About the author
Janelle Yau
Fashion and Beauty Assistant
The Rebecca Bloomwood of Manila. I spend half of my time obsessing about the latest fashion craze, and the other half overthinking and over-analyzing just about anything under the sun. When I’m not busy as a bee playing with fifty shades of pink lippies, you can probably catch me swiping my plastic for yet another pair of shiny, pointed gold flats.

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Katherine Go 2 days ago

Cold Food

The most thrilling and delightful moment of any school day is opening up your baon during breaks. There is always so much excitement in unveiling your homemade meal and snacks housed inside matching heat-insulating containers. Because preparing packed meals is an age-old tradition of showing parental love, loved ones pour effort into curating a nutritious meal accompanied by a selection of side dishes, desserts, and beverages daily; it reminds us that we are being taken care of, even from far away.

Baon plays a significant role in a Filipino childhood. Almost every Filipino child comes to school with baon made especially for them by their parents or household helpers. Even Filipinos in the labor force continue to bring baon for varying reasons: to save money, recycle leftovers, cater to personal taste, or attend to special needs. Nonetheless, eating your baon is a heart-warming experience that allows Filipinos to bring a piece of home along with them wherever they go.

Even other cultures practice making packed lunch. In Japan, mothers create bento--Japanese meals in partitioned boxes. Because of the popularity of bento, trends have emerged, such as the Kyaraben, or character-themed bento. Naturally, Japanese parents and students began competing for who had the cutest and tastiest bento, and this is similar to what I have witnessed in my own childhood. I remember seeing my classmates sharing their snacks and lunches. They would compare and boast about their parents' or yayas’ cooking. In my case, I never had the chance to join in the competition or indulge in homemade cooking. Up until this day, I have never brought any baon to school.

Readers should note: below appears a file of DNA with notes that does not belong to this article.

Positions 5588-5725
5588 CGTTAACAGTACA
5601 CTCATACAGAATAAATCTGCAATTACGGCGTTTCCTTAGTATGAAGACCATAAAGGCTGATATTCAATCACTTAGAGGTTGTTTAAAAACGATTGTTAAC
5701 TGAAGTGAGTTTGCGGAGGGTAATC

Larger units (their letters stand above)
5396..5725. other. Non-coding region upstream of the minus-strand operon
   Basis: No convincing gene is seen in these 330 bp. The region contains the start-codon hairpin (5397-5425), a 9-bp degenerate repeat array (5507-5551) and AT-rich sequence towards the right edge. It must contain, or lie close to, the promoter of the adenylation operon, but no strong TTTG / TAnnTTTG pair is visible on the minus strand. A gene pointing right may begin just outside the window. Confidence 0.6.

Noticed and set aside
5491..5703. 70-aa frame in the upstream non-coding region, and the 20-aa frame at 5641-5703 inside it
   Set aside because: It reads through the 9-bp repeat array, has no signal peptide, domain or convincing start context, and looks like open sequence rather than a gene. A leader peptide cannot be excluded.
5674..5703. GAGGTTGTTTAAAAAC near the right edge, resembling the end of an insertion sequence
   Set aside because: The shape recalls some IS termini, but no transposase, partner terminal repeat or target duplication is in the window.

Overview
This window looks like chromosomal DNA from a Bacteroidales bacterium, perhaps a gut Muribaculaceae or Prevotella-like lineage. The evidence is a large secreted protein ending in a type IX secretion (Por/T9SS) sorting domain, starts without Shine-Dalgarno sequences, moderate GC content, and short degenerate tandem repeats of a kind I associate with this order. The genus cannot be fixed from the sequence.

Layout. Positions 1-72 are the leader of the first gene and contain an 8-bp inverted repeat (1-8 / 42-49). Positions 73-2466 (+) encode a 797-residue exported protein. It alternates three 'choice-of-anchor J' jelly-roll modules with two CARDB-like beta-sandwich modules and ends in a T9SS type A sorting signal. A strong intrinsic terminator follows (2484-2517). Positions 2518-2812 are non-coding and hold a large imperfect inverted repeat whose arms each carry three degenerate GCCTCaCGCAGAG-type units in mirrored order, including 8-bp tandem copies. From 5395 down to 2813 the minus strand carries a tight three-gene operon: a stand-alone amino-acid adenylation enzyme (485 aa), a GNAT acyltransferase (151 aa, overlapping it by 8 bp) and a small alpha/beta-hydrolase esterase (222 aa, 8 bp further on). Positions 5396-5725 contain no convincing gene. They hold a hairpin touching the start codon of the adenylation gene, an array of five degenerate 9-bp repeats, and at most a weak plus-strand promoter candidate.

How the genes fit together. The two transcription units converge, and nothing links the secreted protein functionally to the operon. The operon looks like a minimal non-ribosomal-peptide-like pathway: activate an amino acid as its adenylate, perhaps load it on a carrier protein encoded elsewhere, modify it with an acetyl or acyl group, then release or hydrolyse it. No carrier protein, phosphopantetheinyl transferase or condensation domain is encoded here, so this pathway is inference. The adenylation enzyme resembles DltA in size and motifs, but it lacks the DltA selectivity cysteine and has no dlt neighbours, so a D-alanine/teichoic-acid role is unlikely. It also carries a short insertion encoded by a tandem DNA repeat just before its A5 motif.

For a long time, I envied others. As trivial or petty as it may seem, not having baon became a problem for my grade school self. During that time, I had to sit in a separate cafeteria away from my friends because the kids who bought food were assigned to sit elsewhere. You could consider me spoiled, but I wanted to experience something most kids did. I had food at home, so what made it so hard to bring some with me to school?

Now that I am on my final year in high school I have come to realize the benefits of purchasing my own food. Since I spent on food everyday, I learned to budget my allowance at a young age. Over the years, I learned to practice self-control whenever I wanted to eat more greasy fries and drink sweetened beverages. I have tasted the strangest viands at the school cafeterias, and I have repeatedly satiated myself over my latest delicious discoveries. Despite the struggles, I am thankful that I have never had baon because of what I have learned. Not to mention, I never had to experience eating cold food.